Most firewalls won't let you connect to the external address assigned to the firewall from inside. The solution to that for most is to add a line to /etc/hosts that short cuts the lookup to po... [by TrevorH]
on 07/14/2012 – Made popular on 07/14/2012
On a LAN each computer is assigned a different IP address each morning. When I installed Kubuntu 12.10 the IP address assigned to the machine was '10.0.0.2', but today it is '10.0.0.1'. When I try to connect to 'http://127.0.0.1' in a web browser I see in the status bar 'Connecting to 10.0.0.2'.
Now I dont often have to mess with my local network but I have an application which needs to use dns lookup to find another PC on my local lan (it assumes anything in its config to be a name and not an IP address!)) so what I thought I could do was to add the relevant name and IP address to my /etc/hosts file and after a restart any request for the defined host name would be returned the IP addres
I have just setup an F17 box as a firewall. Everything is working fine, except for one minor catch: In short, the firewall box itself cannot access any services (eg, dns, ntp) unless I explicitly open up ports for them on the wan interface.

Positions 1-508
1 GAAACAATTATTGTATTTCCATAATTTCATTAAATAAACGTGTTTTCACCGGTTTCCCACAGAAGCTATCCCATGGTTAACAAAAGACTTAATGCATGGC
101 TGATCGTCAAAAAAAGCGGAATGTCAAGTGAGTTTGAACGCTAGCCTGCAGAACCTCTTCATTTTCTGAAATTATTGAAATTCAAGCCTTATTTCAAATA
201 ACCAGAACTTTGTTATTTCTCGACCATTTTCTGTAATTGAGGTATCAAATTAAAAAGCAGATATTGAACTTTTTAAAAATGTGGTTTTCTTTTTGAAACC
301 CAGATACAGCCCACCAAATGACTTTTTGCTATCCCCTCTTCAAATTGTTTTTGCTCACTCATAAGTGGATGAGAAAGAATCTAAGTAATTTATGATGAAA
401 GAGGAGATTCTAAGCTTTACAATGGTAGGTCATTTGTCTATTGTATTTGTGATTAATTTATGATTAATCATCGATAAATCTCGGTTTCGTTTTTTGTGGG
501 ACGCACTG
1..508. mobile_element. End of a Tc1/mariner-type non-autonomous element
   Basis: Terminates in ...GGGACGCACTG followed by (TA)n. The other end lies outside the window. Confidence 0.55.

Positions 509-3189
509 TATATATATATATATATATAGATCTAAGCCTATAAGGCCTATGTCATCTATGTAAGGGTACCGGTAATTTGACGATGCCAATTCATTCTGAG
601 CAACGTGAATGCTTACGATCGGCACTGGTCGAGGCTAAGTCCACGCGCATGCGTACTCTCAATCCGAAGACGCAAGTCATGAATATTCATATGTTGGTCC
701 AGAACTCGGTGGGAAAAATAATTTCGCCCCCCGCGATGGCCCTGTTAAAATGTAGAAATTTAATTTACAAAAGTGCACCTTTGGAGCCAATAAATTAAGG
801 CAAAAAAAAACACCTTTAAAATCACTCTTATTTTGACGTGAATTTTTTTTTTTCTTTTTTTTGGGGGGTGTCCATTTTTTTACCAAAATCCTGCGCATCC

I have a router that has 5 static ip addresses set on it. These external static IP's are mapped to internal IP's on our LAN. We currently have no firewall or proxy set up, so I cannot monitor user bandwidth usage or block content.
I have set up an Ubuntu firewall with 2 network cards and Squid proxy and am able to connect to the internet via the firewall from a workstation within the LAN.
I have a website setup behind a router, so the router has the external facing address and it will forward requests to the webserver inside the network. If there are X number of invalid login attempts, that IP address will be blocked from logging in.